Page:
First, understand it’s “normal” for your mind to wander. In 2015, Microsoft released a study (1) which stated, among other things that an adult’s attention span is only 8 seconds long. Basically, our minds wander every 8 seconds. Understand that some of us have an even harder time. For example, I have ADHD. And recent studies (2) have found adults with ADHD suffer from “excessive mind wandering,” (file that research finding in the ‘duh’ category). So, obviously my mind wanders more often than every 8 seconds. The point is, for all mothers, it’s hard to remain present with our children, and for some of us (i.e. me and others with ADHD), it’s REALLY hard. I often find myself feeling antsy or bored, reaching for my phone or the TV remote just while feeding my daughter. It’s tempting to multi-task, even when with our children in the name of “productivity.” But that kind of multi-tasking does not produce meaningful results, and it communicates to our children that they are less important than the phone, laptop, tablet etc. Which brings us to the next point: understand the role technology plays in distraction. That same Microsoft Study (1) found that average adult’s attention span decreased by 33% in just 13 years – decreasing from 12 to 8 seconds when measured in 2000 versus 2013, respectively. Those dates of course correspond to the boom in internet, hand-held technology and social media which now inundate us all, constantly. So it’s important to disconnect from the phone, laptop and TV as often as possible (at least a couple of times per day for at least 15-30 minutes at a time) and just be present with our children, spouse and family.
Here are 2 techniques that can help you tune into the present moment. Before trying either technique, disconnect from all electronic devices (obviously, you’ll need to read through how to practice these tricks first). Simply disconnecting from electronic devices will help tremendously with your present moment focus.
Technique #1 Balanced Breathing – think of your inhale (breathing in) as an arrow pointing upward. Now imagine your exhale as an arrow pointing down. Balanced breathing is when the “up” and “down” arrows are of equal sizes. Your inhale matches your exhale. Another way to think of it is to count silently as you breathe in (say inhale for 4 counts). Then count at the same pace as you breathe out, and match your exhale to the inhale (4 counts). When you first begin practicing Balanced Breathing, you may need to start with shorter breaths, only 3 counts in/out so you don’t get too tired or light-headed, especially if you have any breathing conditions (asthma, COPD, etc.) or allergies. You will soon be able to stretch out your breaths. But always make sure your inhales and exhales are equal or “balanced.” Practice Balanced Breathing at least 5 minutes each day. And soon you’ll be able to use this technique to focus yourself whenever you need to pay better attention. It can also help you feel more energized during the afternoon doldrums and can help you calm down after an argument with your spouse.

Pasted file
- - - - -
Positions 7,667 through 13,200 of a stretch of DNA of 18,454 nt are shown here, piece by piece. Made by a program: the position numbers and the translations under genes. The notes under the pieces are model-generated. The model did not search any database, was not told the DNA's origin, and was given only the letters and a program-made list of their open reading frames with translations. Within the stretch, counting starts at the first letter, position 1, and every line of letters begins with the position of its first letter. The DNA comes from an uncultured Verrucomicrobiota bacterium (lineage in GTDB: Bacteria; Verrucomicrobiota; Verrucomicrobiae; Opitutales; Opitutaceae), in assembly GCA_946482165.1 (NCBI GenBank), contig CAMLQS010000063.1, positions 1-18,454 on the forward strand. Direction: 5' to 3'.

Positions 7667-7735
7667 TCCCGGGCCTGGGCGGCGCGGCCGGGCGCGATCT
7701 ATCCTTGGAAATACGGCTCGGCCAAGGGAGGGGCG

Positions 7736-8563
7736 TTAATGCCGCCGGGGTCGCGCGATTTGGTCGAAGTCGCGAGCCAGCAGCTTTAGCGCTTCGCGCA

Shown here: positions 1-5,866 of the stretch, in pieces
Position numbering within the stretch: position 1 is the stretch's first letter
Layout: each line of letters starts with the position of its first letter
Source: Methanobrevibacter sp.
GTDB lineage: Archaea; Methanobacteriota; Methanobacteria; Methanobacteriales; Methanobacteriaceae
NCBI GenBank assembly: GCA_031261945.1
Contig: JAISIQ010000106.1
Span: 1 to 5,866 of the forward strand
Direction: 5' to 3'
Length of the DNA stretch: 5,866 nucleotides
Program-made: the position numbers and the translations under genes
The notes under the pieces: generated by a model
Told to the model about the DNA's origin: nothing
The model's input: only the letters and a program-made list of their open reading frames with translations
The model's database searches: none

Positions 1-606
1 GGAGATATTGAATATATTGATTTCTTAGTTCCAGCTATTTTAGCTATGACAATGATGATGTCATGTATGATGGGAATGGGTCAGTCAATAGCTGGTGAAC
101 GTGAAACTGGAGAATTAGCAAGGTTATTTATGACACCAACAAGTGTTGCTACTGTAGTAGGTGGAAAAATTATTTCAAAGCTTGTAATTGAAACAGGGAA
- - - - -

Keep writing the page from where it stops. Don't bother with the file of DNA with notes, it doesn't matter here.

Technique #2 Grounding – Grounding uses your senses (touch, taste, sight, sound, smell) to help you return your focus to the present moment by directing your attention to your immediate surroundings. The easiest and quickest way to do this is by using your sense of touch but any of your 5 senses will work. The next time your find your mind wandering, reach out and touch your child’s foot or hand or touch the chair or sofa your sitting in. Feel the texture of the table next to you or pet your dog or cat. As your doing this, really pay attention to how it feels in your hand. Try to describe the sensation in your mind. Is it rough, smooth, furry, cold, warm or coarse? Simple touch is very effective for bringing us back into the present moment, but other sensations work too. Try pouring yourself (and your child/children if applicable) something to drink. Then slowly take a few sips, being mindful to notice how it tastes and feels in your mouth and as you swallow. Next, describe it to your child. It doesn’t have to be elaborate. It can be simple, like “oh that is cold on my tongue and throat.” Ask your child to do the same. Try being very still and quiet for a few seconds and notice what you hear. Can you describe it? Maybe you hear the whirring sound of the refrigerator, or your dog snoring (that’s our house). Pausing for a few minutes to tap into one or more senses is a great way to bring yourself into the present moment, and it’s a useful skill to teach your children too. Try it today and practice it with your kids a few times a week. It will become second nature.
There will always be distractions. As Coach Donovan said, “there’s gonna be adversity and challenges.” We know that in advance. But as moms we know that we don’t want to miss these precious moments. I want to embrace these moments now, not later or after the fact. I want to really live in these “Mommy Moments” each precious day.
Wisdom for the Day:
Therefore don’t worry about tomorrow, because tomorrow will worry about itself. Each day has enough trouble of its own.
~Matthew 6:34 (Holman Christian Standard Bible)
Read more here.
Resources of the Day:
1. Check out this article entitled Rush to Press from the brilliant Functional Dad. Yes, it’s true I’m massively biased. But do remember Functional Dad is PhD with tons experience helping folks perform better and improve their daily lives by applying these very same mindfulness and balanced living skills.
2. This self-help worksheet for anxiety from the wonderful online site Anxiety BC contains more info on relaxation and grounding as well as additional links for skills such as progressive relaxation and tips on healthy living.